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JOAN VENNOCHI

Frustration rises with FBI on bombings

Representative William Keating (right) at a hearing in early May on the Marathon bombings.

Getty Images/File

Representative William Keating (right) at a hearing in early May on the Marathon bombings.

FINALLY, THERE’S bipartisan agreement in Washington.

Republicans and Democrats on the House Homeland Security Committee are mutually unhappy about the FBI’s refusal to tell the public what it knew about Tamerlan Tsarnaev prior to the Boston Marathon bombings. They should be.

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There are tantalizing questions about whether there was any way to stop Tamerlan Tsarnaev and his brother, Dzhokhar, before the deadly attack they allegedly carried out. And the answers begin with the FBI.

As Representative Michael McCaul, the Texas Republican who chairs the Homeland Security Committee, said at last week’s hearing: “The information requested by this committee belongs to the American people. It does not belong solely to the FBI.”

Echoed Representative Peter King, a New York Republican who sits on the committee: “I think the FBI has a lot to explain for here.”

At the same hearing, Representative William Keating, a Massachusetts Democrat, reiterated his frustration over the FBI’s unwillingness to share critical information about what they knew about Tsarnaev and when they knew it.

“What I want ultimately is a timeline — a very distinct timeline — of everything that happened,” said Keating, who traveled to Russia on a fact-finding mission that still lacks critical facts.

Tamerlan Tsarnaev is dead, killed in the aftermath of a firefight with police in Watertown. Last week, his younger brother, Dzhokhar Tsarnaev, pleaded innocent to charges of using weapons of mass destruction to kill four people and injure more than 260 others.

The Russians say they warned the United States in 2011 that Tamerlan Tsarnaev might be planning to travel to Chechnya to meet with Islamist radicals. The FBI insists the warning was vague, but won’t produce it.

The FBI contends its requests for more information from the Russians went unanswered. Who made them? To whom were they sent? The FBI won’t say, and the Russians told Keating they have no record of such follow-up inquiries.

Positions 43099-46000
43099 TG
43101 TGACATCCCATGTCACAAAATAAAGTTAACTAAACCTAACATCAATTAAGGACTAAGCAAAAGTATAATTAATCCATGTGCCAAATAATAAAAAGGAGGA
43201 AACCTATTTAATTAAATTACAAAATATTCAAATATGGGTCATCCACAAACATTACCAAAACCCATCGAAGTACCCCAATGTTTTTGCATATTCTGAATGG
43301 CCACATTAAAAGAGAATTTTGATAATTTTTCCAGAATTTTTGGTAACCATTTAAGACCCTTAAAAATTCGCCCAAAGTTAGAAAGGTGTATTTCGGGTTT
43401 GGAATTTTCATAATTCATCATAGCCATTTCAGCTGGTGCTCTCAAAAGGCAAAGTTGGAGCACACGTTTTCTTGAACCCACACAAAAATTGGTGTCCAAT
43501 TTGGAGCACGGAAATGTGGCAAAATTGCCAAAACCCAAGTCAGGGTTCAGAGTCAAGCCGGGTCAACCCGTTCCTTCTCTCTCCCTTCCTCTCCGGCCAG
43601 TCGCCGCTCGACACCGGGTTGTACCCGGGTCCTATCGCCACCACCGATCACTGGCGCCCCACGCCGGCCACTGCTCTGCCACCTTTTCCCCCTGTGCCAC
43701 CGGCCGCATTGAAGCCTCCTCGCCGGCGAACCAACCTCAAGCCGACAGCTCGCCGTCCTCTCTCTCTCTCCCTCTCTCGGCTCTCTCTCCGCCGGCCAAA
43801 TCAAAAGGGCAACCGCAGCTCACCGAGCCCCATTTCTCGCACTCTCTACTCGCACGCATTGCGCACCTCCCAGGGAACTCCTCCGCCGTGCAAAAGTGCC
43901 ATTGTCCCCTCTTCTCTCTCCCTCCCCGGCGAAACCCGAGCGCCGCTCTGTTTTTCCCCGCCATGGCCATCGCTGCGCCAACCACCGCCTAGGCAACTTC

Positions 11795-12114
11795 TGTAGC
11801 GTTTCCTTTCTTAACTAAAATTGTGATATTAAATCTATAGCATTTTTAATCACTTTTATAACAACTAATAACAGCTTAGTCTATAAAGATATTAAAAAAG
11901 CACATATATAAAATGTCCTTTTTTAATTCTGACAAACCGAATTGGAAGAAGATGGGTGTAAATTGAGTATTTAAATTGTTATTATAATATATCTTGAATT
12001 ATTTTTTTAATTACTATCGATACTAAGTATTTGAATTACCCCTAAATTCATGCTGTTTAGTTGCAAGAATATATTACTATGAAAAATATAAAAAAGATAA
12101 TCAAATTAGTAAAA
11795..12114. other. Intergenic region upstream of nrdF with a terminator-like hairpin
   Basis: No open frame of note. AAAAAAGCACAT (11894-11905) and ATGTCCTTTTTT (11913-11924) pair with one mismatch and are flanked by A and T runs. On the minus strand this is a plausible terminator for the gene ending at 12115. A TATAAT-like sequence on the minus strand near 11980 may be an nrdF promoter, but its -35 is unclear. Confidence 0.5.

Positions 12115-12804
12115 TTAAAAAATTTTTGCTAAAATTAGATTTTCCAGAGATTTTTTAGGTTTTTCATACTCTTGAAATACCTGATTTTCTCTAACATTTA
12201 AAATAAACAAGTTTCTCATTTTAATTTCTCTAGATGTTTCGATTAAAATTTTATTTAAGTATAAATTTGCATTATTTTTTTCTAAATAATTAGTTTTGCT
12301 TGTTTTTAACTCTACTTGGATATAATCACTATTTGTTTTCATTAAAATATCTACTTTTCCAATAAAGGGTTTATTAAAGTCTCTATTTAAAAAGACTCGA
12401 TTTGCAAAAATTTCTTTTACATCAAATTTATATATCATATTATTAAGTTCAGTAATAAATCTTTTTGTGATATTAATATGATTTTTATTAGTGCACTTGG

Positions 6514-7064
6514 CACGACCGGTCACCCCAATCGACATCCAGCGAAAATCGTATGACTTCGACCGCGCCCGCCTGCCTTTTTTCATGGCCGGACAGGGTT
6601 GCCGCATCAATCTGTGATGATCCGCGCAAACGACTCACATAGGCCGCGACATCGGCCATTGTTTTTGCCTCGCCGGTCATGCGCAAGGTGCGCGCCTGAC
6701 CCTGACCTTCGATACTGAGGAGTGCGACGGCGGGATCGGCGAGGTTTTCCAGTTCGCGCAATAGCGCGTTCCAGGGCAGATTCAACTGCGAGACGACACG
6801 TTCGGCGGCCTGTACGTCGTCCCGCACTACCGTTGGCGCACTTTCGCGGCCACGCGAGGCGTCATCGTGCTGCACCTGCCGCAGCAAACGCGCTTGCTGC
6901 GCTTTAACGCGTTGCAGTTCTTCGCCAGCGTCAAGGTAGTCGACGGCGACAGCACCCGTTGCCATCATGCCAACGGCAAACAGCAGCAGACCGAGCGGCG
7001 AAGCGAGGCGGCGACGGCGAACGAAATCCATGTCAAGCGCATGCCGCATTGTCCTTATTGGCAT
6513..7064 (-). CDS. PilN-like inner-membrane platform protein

The FBI interviewed Tamerlan Tsarnaev in the spring and summer of 2011, but concluded he wasn’t a threat. His case was closed and stayed that way — despite, as the Globe reported, more Russian warnings; a CIA decision to add Tsarnaev to a database of potential suspects; and a tip in 2012 from the Department of Homeland Security that he traveled to Russia. The FBI declines to say why it closed the book on the case.

The murders of three Waltham men, whose bodies were discovered on Sept. 12, 2011, provide another possible link to Tamerlan Tsarnaev. A recent New York Times report renewed speculation that the Marathon bombings might never have happened if that murder investigation by local police “had been more vigorous.”

A definite connection between Tamerlan Tsarnaev and the grisly Waltham murders might have been ascertained after the Marathon bombings. But just when Ibragim Todashev was allegedly about to implicate Tsarnaev in the murders, he was killed in May during an FBI interrogation. His death unfolded in a mysterious way that has yet to be officially addressed.

The quest for answers should not evolve into an exercise in blame-shifting between federal and local law enforcement authorities. It should be, as McCaul said, about finding out “what happened, what went wrong, and how to fix it.”

The FBI should not be able to hide behind the veil of ongoing criminal investigation. Indeed, Keating, a former prosecutor, bluntly said he believes the FBI is using the case against Dzhokhar Tsarnaev as an excuse to stonewall the Homeland Security Committee.

How often does it happen that Republicans like McCaul and King agree with a Massachusetts Democrat like Keating? For once, these representatives are on the same page — the people’s page.

Count Boston Police Commissioner Edward F. Davis among those who believe the FBI should share more information about potential terror threats with local police departments, and that should be a potent enough mix to shake answers out of the FBI.

But the bureau arrogantly refused to provide a witness for last week’s Homeland Security Committee hearing. Instead, as the Globe reported, the bureau sent a letter saying it would not be responding to all the requests for information.

The FBI closed the case on Tamerlan Tsarnaev. Now they want to close the case on the consequences. They shouldn’t get away with it.

Joan Vennochi can be reached at vennochi@globe.com. Follow her on Twitter @Joan_Vennochi.
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